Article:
Winning the hearts and minds of farmers: Institutionalised innovation diffusion in Sri Lanka
Journal article, 2013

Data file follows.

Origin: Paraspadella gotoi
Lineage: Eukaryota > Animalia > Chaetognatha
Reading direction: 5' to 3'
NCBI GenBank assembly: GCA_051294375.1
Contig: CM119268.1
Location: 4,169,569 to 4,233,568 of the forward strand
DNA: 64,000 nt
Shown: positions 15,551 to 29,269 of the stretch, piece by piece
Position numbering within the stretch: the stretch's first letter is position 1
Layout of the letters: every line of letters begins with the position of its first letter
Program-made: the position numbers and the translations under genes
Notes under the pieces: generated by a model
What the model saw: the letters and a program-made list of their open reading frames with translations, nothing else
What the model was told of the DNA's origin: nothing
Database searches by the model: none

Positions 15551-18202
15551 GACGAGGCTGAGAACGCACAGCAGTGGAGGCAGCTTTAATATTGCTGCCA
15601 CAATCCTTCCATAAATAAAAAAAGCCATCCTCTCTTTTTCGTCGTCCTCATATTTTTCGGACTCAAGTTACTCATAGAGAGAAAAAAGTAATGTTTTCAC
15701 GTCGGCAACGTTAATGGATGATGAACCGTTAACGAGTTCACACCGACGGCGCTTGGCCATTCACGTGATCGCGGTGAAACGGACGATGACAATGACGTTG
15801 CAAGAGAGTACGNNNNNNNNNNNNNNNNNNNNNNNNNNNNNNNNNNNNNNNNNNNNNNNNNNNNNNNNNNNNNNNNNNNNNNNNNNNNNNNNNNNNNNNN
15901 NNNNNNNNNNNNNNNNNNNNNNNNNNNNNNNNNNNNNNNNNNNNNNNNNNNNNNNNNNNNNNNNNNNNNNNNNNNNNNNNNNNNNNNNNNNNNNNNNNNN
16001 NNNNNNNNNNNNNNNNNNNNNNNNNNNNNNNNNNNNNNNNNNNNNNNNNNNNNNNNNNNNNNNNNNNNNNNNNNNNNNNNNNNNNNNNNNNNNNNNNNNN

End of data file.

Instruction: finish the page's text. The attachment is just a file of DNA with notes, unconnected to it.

Classical diffusion research, both in geography and sociology, received considerable criticism in the 1970s and 1980s, but after that the diffusion debate has faded away. At the same time, one of the earliest contributors to diffusion research, Gabriel Tarde, is now attracting the attention of both geographers and sociologists. Drawing from earlier experiences with agricultural extension and the Green Revolution, this Tarde-inspired article aims to revitalize the diffusion debate through an ethnographic case study of extension practices in Hambantota District, Sri Lanka. The study is based on field material collected between 2009 and 2011, which includes semi-structured interviews with representatives from various spread agencies – government agricultural instructors, NGOs, social enterprises, and the inorganic industry – as well as with farmers and other key informants. Following the recent work of Nigel Thrift, it is argued that such an approach to the study of innovation diffusion can be a way of uncovering ‘the political economy of propensity’. The article suggests that a return to Tarde should not lead researchers back into naïve diffusionism, or towards a position that blames traditionalist farmers for non-diffusion. Non-human actors can also exhibit resistance and sociality: innovations travel through a landscape which is both human and non-human, and the spread of organic farming practices is configured by both bonds of trust among farmers and bonds of chemicals in the soil. Furthermore, it contends that future research may interrogate the ways in which the very medium of diffusion is being reconfigured, following actors’ institutionalization of innovation diffusion methods.